Finding help with energy projects

Finding help for your energy project can be challenging in the U.S. and Canada, but there are hundreds of assistance programs available.


Major energy-related facility improvements, such as here installing a boiler economizer, can often receive grant, engineering or loan assistance from government or utilities. Photo courtesy Resource Recovery Company"Where can I go for help with this energy project?" This question is asked many times by business managers and project engineers. Because of the federated-type governments of the U.S. and Canada, answers can be complicated and will vary from state to state, province to province. Further, most natural gas distribution companies have customer assistance programs, specialized rates and sometimes even project grants, but these vary from state to state, or even within certain economic incentive zones. They key is finding the opportunities, and then asking for help.

Project payback often critical

Typically, owners of commercial, institutional and industrial facilities decide whether to proceed with energy improvement projects based on simple payback—how many months or years it will take for the improvement to pay for itself. A payback in six months is relatively easy to sell: One taking eight or ten years is tougher unless the owner is quite sure the facility will still be in use at that time, and investment dollars are available. Even if the dollars are there, the energy project has to compete with other potential uses like process efficiency improvements or facility expansion plans.

Shortening the payback

Here's where government and utility consulting and incentive programs can help shorten the payback. One example is interruptible gas rates. Many gas suppliers—both regulated distribution companies and third party suppliers—offer attractive rates for gas users who will agree to tolerate periodic interruptions of service. An example might be replacing an electric or oil-fired piece of equipment with a natural gas device on an attractive interruptible rate. Ask your gas supplier about interruptible rates, and get details on exactly what your commitment would be. Some suppliers use the service interruption very infrequently but offer a significant discount. This could further shorten the energy improvement project payback.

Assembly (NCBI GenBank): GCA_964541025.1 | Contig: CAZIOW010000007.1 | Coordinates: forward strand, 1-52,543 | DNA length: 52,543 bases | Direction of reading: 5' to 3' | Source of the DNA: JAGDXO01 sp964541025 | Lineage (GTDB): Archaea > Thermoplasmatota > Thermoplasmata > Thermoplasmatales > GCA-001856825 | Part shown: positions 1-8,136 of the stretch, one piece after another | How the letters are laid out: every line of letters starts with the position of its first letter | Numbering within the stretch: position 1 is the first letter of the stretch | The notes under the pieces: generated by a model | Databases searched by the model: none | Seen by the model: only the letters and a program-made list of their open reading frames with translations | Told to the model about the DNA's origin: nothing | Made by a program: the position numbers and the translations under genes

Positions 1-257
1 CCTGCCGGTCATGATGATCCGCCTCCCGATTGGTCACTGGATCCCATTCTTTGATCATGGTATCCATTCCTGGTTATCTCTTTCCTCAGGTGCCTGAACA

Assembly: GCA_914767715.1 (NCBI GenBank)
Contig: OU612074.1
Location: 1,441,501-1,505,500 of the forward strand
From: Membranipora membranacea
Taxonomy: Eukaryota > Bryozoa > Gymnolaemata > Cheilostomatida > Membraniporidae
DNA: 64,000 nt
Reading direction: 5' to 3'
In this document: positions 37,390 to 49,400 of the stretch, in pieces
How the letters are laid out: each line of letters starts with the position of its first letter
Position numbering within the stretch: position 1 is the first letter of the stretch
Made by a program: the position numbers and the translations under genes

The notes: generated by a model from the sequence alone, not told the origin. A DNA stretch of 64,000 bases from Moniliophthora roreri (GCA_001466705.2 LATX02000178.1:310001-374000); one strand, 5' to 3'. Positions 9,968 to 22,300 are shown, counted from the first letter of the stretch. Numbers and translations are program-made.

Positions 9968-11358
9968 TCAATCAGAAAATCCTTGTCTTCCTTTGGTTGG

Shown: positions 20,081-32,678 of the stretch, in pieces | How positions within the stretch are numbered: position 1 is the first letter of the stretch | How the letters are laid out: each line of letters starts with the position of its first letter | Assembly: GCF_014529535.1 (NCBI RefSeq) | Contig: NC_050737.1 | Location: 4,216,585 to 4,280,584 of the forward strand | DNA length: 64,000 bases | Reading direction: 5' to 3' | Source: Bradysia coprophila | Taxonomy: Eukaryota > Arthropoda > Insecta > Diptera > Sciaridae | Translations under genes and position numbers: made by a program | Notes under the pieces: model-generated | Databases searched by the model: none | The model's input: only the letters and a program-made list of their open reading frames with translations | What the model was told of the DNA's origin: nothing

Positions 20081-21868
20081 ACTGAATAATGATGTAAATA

Another possibility is actual incentive payments from federal or state energy or environmental agencies, or from your utilities themselves. These incentive programs are intended to encourage owners to take energy improvement steps now rather than waiting. Programs include direct grants, tax credits, financing assistance and project engineering assistance.

Finding current incentives

Programs are numerous, but are constantly changing so it's important to know you are acting on current program requirements. Often your project engineer or your utility customer representative can help you find these. Another great resource for U.S. owners searching for help is this website

Canadian owners can similarly benefit from this website:

These resources summarize federal, state, provincial and utility incentive programs for improving facility energy efficiency. Payback should not be the only criterion for embarking on a facility energy efficiency project. Such projects may also improve your compliance with present or future environmental regulation, and may increase your energy supply security status. If you are considering embarking on such a program and are looking for a partner, your own gas utility, along with the website tools shown above, may be the right place to put in your shovel.


Small Business Administration Energy and Environmental Grants and Loans 

U.S. Environmental Protection Agency Green Building Requirements 

This article originally appeared in the Gas Technology Summer 2015 issue.

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